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Guilderland Archives — The Altamont Enterprise, April 2, 2009

Pet project for local vet: Dr. Becker performs laparoscopic surgery

By Anne Hayden

The surgeon’s hands are gloved, his eyes glued to the screen above the inert form on the table. He guides his instruments through the abdomen and points out, on the screen, the ovaries, which he is removing.

There are only two tiny incisions in the abdomen, and the doctor never looks down, but navigates the organs entirely by watching the screen. There is no bleeding, and there are no stitches.

The entire spay, start to finish, lasts 20 minutes, and Dr. Edward Becker says the cat will be up and moving comfortably within three hours.

Laparoscopic surgery has become commonplace in the medical community during the last decade, but veterinary medicine has lagged behind. Becker, at The Animal Hospital in Guilderland, is one of the only veterinarians in the state to practice this high-tech procedure on the animals he treats.

Laparoscopy, which comes from the Latin for soft scope, is a technique that uses much smaller incisions than traditional surgery. A lighted telescopic rod lens, connected to a video camera, is inserted through the small incision, and the images are projected onto a screen. A doctor is able to see the internal organs on the screen, and can conduct the surgery from there. In animals, the technique is especially useful for spays, biopsies, and exploratory surgery.

Becker, who founded The Animal Hospital over 30 years ago, said that the advantages of laparoscopic surgery are the same in animals as they are in humans. The procedure is minimally invasive, resulting in less pain, less recovery time, and, especially important in animals, less chance of the animal interfering with the surgical site. There is minimal bleeding, hardly any tear in the muscles, and a reduced need to rearrange the organs during surgery, said Becker.

Since the incision is so small, there is no need to use outside sutures. The animal’s veins are sealed shut on the inside to prevent bleeding, and a high-tech glue is used to close the small surgical wounds. This eliminates the need for an animal to wear an Elizabethan collar — a large plastic funnel that keeps it from biting itself — during recovery, Becker said. It allows the animal to be up and moving much more quickly; owners do not need to worry about keeping their pet inactive.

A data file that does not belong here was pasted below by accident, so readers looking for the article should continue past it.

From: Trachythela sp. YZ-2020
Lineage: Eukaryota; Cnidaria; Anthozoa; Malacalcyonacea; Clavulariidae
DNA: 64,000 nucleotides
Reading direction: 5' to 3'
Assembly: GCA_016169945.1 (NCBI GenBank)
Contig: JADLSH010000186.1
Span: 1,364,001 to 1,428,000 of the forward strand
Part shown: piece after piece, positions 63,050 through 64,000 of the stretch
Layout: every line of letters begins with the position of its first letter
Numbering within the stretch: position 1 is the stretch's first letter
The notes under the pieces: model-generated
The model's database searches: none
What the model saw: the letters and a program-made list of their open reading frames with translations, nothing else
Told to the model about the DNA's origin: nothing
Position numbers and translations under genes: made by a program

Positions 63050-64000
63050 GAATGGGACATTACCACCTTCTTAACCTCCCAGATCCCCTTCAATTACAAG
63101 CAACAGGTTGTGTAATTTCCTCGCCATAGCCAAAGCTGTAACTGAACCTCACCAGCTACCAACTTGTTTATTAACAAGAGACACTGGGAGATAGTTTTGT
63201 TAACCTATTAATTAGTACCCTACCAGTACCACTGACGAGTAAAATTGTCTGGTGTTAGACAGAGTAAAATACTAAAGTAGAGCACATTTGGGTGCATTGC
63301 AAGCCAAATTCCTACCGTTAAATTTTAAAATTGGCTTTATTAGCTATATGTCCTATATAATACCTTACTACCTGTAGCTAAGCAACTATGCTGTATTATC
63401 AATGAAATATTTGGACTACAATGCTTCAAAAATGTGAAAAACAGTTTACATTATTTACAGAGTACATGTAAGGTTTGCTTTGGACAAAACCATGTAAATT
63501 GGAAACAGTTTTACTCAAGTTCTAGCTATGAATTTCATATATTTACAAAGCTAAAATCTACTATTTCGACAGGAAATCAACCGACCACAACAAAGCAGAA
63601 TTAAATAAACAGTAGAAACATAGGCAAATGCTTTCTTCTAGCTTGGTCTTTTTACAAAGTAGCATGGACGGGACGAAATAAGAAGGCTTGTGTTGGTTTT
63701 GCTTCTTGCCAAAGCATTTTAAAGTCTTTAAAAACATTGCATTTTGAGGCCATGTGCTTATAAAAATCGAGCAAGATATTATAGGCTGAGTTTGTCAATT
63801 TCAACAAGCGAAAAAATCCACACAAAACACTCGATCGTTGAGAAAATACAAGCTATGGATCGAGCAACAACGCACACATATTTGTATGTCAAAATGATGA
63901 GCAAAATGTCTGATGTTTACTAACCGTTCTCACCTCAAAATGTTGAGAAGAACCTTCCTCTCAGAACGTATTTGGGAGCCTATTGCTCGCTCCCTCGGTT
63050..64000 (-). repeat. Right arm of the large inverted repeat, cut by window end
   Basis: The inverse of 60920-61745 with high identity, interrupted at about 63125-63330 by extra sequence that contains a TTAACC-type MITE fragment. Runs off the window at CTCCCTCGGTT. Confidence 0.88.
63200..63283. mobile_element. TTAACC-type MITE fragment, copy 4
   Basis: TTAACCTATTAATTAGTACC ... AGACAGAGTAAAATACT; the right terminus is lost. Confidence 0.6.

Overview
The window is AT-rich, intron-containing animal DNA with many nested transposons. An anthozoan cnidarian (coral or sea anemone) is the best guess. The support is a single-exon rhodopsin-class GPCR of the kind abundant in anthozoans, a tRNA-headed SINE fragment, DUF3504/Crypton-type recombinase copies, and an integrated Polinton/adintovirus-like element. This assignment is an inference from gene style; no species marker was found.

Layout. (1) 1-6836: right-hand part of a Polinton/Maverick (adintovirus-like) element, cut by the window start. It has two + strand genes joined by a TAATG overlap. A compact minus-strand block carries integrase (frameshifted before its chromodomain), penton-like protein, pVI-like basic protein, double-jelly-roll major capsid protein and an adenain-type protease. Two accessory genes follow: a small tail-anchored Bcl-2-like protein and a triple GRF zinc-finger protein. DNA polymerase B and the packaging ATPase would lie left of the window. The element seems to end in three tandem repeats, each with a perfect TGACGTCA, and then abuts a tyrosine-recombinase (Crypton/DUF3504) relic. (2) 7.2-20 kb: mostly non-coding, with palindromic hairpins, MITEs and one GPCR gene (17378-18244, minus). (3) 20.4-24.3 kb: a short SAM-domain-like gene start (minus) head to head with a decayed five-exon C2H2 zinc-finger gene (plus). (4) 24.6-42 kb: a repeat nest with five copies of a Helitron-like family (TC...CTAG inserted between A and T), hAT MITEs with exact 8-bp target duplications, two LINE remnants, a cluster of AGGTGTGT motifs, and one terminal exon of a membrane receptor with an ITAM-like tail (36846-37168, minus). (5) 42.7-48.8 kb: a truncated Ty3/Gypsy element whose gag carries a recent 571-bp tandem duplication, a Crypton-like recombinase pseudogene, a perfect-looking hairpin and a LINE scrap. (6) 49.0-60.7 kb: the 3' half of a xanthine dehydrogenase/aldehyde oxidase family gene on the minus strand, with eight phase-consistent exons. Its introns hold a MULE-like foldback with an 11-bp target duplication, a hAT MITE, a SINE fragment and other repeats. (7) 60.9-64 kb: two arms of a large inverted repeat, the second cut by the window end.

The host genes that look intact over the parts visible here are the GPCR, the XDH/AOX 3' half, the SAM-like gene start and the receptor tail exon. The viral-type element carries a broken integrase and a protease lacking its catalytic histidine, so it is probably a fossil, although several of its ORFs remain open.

The procedure helps the doctor performing the surgery, as well. Animals are small in comparison to humans, and, when a vet has his hands inside an animal’s abdomen, they can get in the way and obstruct his vision of the organs, explained Becker. Being able to see everything clearly on the screen, with nothing in the way, allows for a much higher degree of visibility, he said.

Becker said he had heard good things about laparoscopy in animals, and wanted to bring the procedure into his practice. He was surprised to find how few veterinary practices offer the alternative surgery; a quick bit of research revealed that there were only two other animal hospitals in the state that performed the procedure, both of them in New York City, he said.

Becker’s speculation about why laparoscopy is so rarely offered is that other veterinarians may feel the cost outweighs the benefits. There is no equipment produced specifically for use in animals, so Becker had to purchase the same machinery used for humans, he said. There is no way the machinery would pay for itself, unless the hospital dramatically raised the cost of surgery, which it wouldn’t do. “I’m not worried about the cost,” said Becker. “I just feel it’s the right thing to do.”

There is also extensive training involved with learning the technique. Both Becker and his colleague, Dr. Michael McCarthy, attended lectures on the topic. Becker flew Clarence Rawlings, a laparoscopy specialist from Georgia, to New York so that he could learn from a master.

Before Becker offered the procedure to animals in his clinic, he performed hundreds of laparoscopic surgeries on shelter animals, free of charge. He started offering it at The Animal Hospital about a month ago, and since then he and McCarthy have performed about three or four laparoscopic surgeries a week, but Becker said they are geared up to do two a day.

“We’re really excited about it, we see so many benefits,” said Dr. Becker. “It’s such a world of difference.”

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